Sporting both bodacious name, mustache, and title of nobility, Count Ferdinand von Zeppelin forever changed air travel.
Zeppelin wasn’t the first to try making hot air balloons more maneuverable. That honor belonged to Frenchman Henri Giffard. Basically, a big cigar-shaped balloon, Giffard’s airship was the first aircraft that enabled navigation. In 1882, with declining health, Giffard committed suicide and left his estate for humanitarian purposes.
Count Ferdinand von Zeppelin improved upon Giffard’s airship creating the more stable, maneuverable, and larger Zeppelin airship in 1874. Zeppelin was 52 years old when he started work on his airship. His initial interest in air navigation came from his time observing the US Civil War. He spent time with the Balloon Division of the Union Army.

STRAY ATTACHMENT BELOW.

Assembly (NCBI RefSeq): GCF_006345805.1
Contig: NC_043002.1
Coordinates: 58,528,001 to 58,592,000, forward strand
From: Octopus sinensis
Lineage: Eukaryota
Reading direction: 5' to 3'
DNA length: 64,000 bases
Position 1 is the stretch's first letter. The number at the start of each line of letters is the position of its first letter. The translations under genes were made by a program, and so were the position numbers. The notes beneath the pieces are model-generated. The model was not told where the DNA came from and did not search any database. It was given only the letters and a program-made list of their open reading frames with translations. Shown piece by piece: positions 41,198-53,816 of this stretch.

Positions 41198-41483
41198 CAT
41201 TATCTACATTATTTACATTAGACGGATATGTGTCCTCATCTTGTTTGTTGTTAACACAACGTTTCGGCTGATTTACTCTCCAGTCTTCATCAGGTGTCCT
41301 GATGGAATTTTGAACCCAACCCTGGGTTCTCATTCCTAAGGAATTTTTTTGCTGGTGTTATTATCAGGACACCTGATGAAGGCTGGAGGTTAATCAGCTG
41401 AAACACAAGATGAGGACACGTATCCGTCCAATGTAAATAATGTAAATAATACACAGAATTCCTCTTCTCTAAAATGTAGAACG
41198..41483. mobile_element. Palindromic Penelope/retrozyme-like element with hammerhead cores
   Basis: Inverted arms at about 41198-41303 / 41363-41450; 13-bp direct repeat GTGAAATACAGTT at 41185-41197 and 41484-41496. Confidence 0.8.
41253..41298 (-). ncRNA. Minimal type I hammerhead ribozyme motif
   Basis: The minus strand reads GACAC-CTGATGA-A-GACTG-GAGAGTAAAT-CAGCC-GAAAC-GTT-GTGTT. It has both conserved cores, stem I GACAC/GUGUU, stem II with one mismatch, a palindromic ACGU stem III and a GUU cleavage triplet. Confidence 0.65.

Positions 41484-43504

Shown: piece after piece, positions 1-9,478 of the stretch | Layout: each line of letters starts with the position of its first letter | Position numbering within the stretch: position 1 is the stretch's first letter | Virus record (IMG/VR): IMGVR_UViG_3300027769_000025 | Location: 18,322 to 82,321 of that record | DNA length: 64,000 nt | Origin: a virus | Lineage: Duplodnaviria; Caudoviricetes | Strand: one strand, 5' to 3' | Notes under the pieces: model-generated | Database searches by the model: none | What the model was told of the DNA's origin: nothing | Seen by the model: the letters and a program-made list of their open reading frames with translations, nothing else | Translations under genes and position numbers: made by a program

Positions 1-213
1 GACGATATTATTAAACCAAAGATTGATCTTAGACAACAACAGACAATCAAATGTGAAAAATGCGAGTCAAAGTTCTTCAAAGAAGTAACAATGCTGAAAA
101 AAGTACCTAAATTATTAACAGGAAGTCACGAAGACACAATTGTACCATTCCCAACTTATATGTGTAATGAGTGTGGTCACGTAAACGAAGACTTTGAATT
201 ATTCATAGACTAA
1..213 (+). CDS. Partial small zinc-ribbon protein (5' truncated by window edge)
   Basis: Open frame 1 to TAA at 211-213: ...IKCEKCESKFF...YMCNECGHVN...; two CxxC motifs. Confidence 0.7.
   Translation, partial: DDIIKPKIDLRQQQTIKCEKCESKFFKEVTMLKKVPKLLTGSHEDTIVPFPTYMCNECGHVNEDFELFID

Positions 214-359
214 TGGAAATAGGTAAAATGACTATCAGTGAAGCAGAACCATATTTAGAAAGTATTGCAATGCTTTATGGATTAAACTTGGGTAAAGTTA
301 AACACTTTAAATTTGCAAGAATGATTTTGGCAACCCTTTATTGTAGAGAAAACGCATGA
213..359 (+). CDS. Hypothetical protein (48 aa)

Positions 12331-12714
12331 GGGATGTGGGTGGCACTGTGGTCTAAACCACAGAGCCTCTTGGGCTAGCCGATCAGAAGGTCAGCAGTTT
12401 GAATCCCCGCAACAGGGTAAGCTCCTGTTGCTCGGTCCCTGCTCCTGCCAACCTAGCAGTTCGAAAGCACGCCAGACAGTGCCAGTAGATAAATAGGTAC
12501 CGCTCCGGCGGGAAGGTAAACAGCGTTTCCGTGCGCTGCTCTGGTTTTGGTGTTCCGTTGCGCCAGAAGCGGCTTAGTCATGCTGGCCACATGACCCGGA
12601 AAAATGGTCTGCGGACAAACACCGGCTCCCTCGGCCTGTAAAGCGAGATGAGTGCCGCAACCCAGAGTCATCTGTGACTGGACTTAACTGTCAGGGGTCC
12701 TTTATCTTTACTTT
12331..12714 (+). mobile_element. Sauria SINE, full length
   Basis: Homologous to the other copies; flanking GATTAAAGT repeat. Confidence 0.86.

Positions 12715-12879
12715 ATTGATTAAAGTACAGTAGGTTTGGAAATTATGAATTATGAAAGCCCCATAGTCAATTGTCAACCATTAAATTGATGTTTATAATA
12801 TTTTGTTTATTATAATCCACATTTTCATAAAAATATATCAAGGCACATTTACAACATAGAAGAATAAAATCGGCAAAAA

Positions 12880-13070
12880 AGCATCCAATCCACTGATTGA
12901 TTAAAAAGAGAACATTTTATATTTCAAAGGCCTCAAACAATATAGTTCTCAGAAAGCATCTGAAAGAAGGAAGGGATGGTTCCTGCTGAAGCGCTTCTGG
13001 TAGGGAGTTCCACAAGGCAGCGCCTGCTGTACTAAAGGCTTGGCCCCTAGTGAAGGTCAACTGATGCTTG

Zeppelin’s innovation involved multiple pockets of buoyant air inside a rigid frame ship rather than one big pocket of air.
Airships survived WWI and flew around both Europe and also transcontinental flight when the LZ-129, the 129th airship, Hindenburg, spectacularly exploded during a live radio broadcast.